IntroductionLesson 1Lesson 2Movie GuideUseful Words

Lesson 1: Yubi-tsume 指詰め

Culture NoteVocabularyDialogue 1Dialogue 2Dialogue 3Grammar

Culture Note:

Yubi-tsume (指詰め lit. finger-cutting) is an atonement ritual in yakuza culture.  Gangsters who fail to properly carry out their duty, embarrass their gang, or get their coworkers killed or arrested must make amends to their Godfather (oyabun).  The traditional method of apologizing for mistakes and reaffirming loyalty to the gang is through yubi-tsume.  This can be done voluntarily, or as a proper response to the demand: ケジメつけろ (make amends).  The offender slices off a knuckle from the pinky for each offense.  It is not unusual for yakuza to lose both pinkies. 

  This ritual has the additional effect of further removing gangsters from mainstream society, as ordinary citizens, the police, and potential employers look upon missing pinkies quite unfavorably.  In this manner it serves a symbolic function like irezumi (tattoos), demonstrating one’s deviance from society.

These days, yakuza who quit their gang or need to travel abroad for work obtain prosthetic fingers.  Unfortunately, many are of poor quality and do not stand close scrutiny, or even stay on the hand.  A yakuza traveling to the Philippines a few years ago was stopped by customs in the airport.  During the questioning, the fake pinky fell onto the officer’s desk.  The yakuza smiled, offered the finger to the officer as a souvenir, and was promptly deported back to Japan. 

Yubi-tsume is not unique to Japan.  Korean criminal gangs also practice this ritual, and ordinary Koreans have used yubi-tsume as a form of protest.  In 2001 there were massive protests in South Korea over Japan ’s approval of an ultranationalist school textbook which glossed over Japan’s brutal colonial rule in Asia.  A group of young men ceremoniously chopped off their pinkies in downtown Seoul in protest of Japan’s policies.  In Korea, the symbolism of this act is slightly different from Japan.  The permanent nature of this act makes it an extreme way of saying "We will never forget."

  For those in need of a prosthetic finger, the best manufacturers are rumored to be in London, but they charge dearly for their services.  Discount shoppers go to Hong Kong.

Key Vocabulary:
New words will be highlighted in yellow in the dialogue.  Key grammar points will be highlighted green.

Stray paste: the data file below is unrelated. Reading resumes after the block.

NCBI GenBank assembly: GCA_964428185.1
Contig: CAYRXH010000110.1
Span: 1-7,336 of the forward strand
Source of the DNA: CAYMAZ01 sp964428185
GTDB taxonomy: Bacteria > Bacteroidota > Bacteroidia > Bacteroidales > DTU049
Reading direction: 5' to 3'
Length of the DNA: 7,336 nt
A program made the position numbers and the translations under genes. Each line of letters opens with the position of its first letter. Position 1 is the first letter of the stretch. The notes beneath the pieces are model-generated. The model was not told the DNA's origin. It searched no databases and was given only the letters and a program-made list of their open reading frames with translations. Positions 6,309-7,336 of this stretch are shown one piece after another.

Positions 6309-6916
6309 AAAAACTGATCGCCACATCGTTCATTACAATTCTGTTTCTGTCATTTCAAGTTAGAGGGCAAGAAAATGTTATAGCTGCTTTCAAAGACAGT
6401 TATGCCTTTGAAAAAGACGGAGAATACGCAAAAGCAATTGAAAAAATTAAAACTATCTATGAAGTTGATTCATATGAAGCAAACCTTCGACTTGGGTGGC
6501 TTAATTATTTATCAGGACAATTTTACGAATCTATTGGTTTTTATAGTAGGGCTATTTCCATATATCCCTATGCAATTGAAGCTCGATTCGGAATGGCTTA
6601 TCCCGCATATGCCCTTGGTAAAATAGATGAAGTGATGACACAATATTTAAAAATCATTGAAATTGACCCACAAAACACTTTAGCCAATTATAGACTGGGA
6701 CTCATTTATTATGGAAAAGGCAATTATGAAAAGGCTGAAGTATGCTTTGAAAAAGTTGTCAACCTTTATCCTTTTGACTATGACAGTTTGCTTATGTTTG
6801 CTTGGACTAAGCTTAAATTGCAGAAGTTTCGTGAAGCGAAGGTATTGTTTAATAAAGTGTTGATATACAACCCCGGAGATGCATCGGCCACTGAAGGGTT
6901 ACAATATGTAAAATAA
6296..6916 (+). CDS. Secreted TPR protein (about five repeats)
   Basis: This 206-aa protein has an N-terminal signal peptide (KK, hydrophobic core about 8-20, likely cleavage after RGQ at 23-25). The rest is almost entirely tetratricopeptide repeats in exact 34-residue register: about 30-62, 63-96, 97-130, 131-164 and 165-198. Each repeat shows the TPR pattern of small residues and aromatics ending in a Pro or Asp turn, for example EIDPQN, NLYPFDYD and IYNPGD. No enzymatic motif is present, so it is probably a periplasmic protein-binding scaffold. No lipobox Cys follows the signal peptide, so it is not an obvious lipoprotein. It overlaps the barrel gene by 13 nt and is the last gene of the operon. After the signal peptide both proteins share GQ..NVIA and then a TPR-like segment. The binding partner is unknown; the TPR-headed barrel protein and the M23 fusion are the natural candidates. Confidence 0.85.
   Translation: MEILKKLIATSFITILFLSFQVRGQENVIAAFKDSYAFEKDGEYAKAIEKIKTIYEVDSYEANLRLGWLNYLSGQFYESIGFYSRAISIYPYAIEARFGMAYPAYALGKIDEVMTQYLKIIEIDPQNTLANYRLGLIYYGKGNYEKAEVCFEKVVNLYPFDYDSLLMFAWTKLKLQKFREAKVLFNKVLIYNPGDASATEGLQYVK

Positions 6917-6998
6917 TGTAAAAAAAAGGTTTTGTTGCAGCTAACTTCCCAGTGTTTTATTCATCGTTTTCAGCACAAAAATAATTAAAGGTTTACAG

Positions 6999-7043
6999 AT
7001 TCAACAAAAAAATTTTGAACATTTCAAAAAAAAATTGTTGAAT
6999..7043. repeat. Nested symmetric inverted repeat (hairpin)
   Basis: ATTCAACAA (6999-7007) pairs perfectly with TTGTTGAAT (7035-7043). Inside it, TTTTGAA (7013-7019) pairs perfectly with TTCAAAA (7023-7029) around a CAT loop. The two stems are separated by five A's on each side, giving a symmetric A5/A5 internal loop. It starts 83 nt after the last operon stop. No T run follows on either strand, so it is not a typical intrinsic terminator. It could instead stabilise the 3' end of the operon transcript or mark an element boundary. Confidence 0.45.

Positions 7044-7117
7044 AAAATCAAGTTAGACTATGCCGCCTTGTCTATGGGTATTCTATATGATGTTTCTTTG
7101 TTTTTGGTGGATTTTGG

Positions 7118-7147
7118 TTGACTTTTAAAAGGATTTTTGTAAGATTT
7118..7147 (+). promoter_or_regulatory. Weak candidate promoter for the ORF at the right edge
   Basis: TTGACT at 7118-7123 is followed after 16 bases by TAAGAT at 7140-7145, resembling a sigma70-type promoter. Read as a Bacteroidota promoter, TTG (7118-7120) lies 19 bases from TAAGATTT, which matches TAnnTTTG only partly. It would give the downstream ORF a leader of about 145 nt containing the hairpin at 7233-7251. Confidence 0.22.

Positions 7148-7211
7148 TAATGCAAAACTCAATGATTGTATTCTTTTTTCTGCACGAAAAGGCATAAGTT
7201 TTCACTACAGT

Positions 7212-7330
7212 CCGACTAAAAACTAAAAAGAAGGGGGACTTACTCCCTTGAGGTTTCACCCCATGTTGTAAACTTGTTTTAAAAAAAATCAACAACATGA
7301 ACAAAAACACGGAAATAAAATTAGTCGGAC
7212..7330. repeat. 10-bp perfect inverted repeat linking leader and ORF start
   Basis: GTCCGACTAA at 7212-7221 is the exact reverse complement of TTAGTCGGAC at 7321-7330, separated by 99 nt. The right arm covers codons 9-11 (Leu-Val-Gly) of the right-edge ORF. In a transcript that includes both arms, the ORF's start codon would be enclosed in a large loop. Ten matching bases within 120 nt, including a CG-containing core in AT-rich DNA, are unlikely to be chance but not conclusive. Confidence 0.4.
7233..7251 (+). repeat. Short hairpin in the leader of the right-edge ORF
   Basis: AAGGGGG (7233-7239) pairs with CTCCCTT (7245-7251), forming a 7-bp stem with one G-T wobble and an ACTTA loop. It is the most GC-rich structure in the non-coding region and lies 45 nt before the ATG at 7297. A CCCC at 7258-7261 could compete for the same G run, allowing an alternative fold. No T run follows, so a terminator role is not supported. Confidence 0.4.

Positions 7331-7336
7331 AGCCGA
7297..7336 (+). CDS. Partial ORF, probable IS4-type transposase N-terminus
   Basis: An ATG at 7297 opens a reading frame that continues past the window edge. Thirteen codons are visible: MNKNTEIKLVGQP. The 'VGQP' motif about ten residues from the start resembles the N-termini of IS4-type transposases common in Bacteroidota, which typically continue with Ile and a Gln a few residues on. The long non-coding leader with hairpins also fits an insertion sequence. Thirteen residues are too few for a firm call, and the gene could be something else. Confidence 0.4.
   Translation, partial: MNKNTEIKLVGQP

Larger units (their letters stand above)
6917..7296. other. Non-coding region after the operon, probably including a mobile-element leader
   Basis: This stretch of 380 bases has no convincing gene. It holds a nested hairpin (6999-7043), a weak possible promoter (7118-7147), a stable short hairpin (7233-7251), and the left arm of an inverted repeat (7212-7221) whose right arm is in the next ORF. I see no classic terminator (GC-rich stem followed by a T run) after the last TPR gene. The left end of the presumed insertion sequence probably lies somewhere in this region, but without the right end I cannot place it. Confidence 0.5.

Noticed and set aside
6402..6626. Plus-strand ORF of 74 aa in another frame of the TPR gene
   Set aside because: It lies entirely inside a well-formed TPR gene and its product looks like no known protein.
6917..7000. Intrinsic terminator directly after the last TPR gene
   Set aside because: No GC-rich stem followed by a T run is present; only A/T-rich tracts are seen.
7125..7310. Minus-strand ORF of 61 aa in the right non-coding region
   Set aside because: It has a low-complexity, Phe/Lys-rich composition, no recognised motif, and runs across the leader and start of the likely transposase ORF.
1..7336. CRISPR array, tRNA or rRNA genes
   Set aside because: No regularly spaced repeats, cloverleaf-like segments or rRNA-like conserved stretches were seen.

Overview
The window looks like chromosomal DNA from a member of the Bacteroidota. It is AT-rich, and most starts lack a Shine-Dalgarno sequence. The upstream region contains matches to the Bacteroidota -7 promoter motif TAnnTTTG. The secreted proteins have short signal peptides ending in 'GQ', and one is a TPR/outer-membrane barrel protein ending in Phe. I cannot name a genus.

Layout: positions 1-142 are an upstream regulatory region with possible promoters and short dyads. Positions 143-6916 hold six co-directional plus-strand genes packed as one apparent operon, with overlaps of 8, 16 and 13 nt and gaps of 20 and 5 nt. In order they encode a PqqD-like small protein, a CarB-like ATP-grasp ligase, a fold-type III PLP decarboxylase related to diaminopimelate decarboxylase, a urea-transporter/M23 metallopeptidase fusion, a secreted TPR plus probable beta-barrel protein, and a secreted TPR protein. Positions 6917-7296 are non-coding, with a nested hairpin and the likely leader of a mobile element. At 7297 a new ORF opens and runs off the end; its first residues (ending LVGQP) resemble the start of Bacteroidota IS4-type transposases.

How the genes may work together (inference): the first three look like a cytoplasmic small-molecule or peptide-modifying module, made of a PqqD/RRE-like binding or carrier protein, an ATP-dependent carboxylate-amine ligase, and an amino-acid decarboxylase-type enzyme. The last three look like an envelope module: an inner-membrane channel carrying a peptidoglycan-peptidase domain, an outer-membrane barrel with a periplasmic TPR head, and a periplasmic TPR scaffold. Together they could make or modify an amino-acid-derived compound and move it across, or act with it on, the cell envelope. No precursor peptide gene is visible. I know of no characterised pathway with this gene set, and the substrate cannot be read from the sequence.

おちょくる(Kansai)=からかう, or "to tease"
どないする(Kansai) = どうする or "what are you going to do?"
捕まえる=to catch
女房= wife
でしゃばる= to intrude, butt in

If you need more help with kanji, click on the picture below.  I recommend you use Rikai as little as possible so that you actually learn new words!

Dialogue 1: In the film Postman Blues, a kobun is supposed to present his severed finger to his oyabun, but he misplaced it.  In the following dialogue, he tries to explain this to his incredulous boss and figure out where his finger went.
Listen to the audio clip

親分:指ないか

子分:はい。

親分:お前、その包帯の中にあるんちゃうやろなぁ?

子分: いえ、違います

親分:ほんな何でないんや?

子分:なんってというか

親分:お前はわしおちょくってのか?

子分:違います

親分:はっきりせんかい

子分:... さわき(沢木)です!

親分:沢木?だれやそれ ?

子分:友達です

親分:お前の指 盗んで、どないすんのや

子分:あいつがもってるんです。

親分:そうか、怪しいけどしっぴぃたろう。

Dialogue 2:
In this scene from Beat Takeshi's brutal gang film, Brother, members of a gang decide what to do with a pusher who betrayed them.
Listen to the audio clip

Gang member 1: 逃げてた売人に捕まえてきたみたいですよ。どうします?

Gang member 2: 指詰めろう、この野郎!

Gang member 2: てめえ、こうやってやぁんだ!ばかやろう!
指出せ、この野郎、おらぁ

Dialogue 3: In this scene from Brother, Aniki's lieutenant severs his finger and asks to be allowed to join a rival gang in order to seal a truce.  Aniki's not too excited about this idea.
Listen to the audio clip

あにき: 女房こどもがいるし, かわいい子分もいるし, 指詰めたから、親分殺した組  に「入れてくれ」ってか?はぁん?
「頼むよ兄弟」? だれが兄弟だこのやろう!こんなものいるかぁ、このやろう!
  ぶっ殺すぞてめぇ、なめてんのか、このやろう!それでも、ヤクザか?こらぁ!

子分:あにき(兄貴)もわしらのこと考えてやったんで。許してください。斬るんやったら、わしを斬ってください。すんません、すんません。

あにき:てめぇ、でしゃばってるんじゃねぇ、このやろう!

Grammar Notes:
As the pronunciation is challenging enough, there is no yakuza-specific grammar in this lesson.  As some aspects of Kansai dialect may cause difficulty, there are some hints below.

せんかい: しません or しない  (don't) becomes せん in Kansai-ben.

どないすんのや: Here するん is shortened to すん
In Kansai-ben, (shortened form of です)becomes

Ready for Lesson 2?